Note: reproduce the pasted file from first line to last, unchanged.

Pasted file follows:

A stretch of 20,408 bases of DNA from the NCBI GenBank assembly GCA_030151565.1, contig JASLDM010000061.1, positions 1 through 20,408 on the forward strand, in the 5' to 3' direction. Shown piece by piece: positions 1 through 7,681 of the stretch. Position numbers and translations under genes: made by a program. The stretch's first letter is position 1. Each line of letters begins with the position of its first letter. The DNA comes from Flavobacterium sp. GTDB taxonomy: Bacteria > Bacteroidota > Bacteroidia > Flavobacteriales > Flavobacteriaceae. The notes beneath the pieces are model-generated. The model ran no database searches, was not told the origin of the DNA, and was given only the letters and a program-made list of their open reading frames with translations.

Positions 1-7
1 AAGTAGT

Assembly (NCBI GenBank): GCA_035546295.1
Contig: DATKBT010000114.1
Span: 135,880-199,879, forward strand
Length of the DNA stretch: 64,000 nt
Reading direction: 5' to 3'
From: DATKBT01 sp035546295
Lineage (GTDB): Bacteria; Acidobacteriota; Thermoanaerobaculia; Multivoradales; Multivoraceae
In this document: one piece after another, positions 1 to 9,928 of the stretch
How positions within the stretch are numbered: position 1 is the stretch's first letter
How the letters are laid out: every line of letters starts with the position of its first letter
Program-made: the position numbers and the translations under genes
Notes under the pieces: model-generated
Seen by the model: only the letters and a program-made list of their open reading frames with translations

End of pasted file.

A stretch of 20,408 bases of DNA from the NCBI GenBank assembly GCA_030151565.1, contig JASLDM010000061.1, positions 1 through 20,408 on the forward strand, in the 5' to 3' direction. Shown piece by piece: positions 1 through 7,681 of the stretch. Position numbers and translations under genes: made by a program. The stretch's first letter is position 1. Each line of letters begins with the position of its first letter. The DNA comes from Flavobacterium sp. GTDB taxonomy: Bacteria > Bacteroidota > Bacteroidia > Flavobacteriales > Flavobacteriaceae. The notes beneath the pieces are model-generated. The model ran no database searches, was not told the origin of the DNA, and was given only the letters and a program-made list of their open reading frames with translations.

Positions 1-7
1 AAGTAGT

Assembly (NCBI GenBank): GCA_035546295.1
Contig: DATKBT010000114.1
Span: 135,880-199,879, forward strand
Length of the DNA stretch: 64,000 nt
Reading direction: 5' to 3'
From: DATKBT01 sp035546295
Lineage (GTDB): Bacteria; Acidobacteriota; Thermoanaerobaculia; Multivoradales; Multivoraceae
In this document: one piece after another, positions 1 to 9,928 of the stretch
How positions within the stretch are numbered: position 1 is the stretch's first letter
How the letters are laid out: every line of letters starts with the position of its first letter
Program-made: the position numbers and the translations under genes
Notes under the pieces: model-generated
Seen by the model: only the letters and a program-made list of their open reading frames with translations